Yes, Clemson and Oregon and others can and do go super up-tempo a few series each game, and run a handful of plays at warp speed, and try not to change the play before the snap. And - to me - they're most fun to watch when they're doing that (and the offensive players, and o-linemen in particular, seem to enjoy that the most).
But, on most series, and in most spreads, they are (rapidly) signaling in the plays from the sideline; doing a quick dummy count; turning to the sideline for a possible check, based on the defense's reaction to the dummy count; and then proceeding with or changing the play, based on signals from the sideline.
We - of course: rarely if ever go up-tempo; almost exclusively try to ensure we're in the "best" play, given the defensive alignment; and put at least some of the onus for making that determination and change on the QB. We also do all of that slowly, predictably, and then frantically and ineffectively.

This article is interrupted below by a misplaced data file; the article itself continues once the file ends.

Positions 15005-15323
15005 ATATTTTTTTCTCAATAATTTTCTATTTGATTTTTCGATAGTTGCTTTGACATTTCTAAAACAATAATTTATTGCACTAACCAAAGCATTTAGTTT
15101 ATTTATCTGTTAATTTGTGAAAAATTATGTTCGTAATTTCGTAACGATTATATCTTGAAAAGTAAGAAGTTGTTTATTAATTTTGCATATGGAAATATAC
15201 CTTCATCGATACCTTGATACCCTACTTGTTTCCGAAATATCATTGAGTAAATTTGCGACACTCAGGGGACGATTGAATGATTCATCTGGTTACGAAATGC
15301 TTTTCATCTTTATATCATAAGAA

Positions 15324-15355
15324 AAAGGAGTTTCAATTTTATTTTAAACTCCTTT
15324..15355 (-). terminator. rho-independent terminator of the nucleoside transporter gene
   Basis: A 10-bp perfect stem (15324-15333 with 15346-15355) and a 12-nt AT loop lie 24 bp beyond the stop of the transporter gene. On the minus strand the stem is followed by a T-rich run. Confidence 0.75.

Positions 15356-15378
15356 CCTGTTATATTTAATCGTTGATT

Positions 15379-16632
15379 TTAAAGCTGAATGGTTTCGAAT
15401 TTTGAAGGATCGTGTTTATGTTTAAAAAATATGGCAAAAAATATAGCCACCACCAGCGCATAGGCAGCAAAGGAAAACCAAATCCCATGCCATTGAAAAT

We agree on the overarching point: Kelly's spread system is the suckiest of the spreads.
It is somehow both too complex (for the QB), and too predictable; too slow and too chaotic; too soft and too risky.
It wastes and breaks players and - with the exception of 2015 - has never been anything approaching a Top 25 offense, in any meaningful category.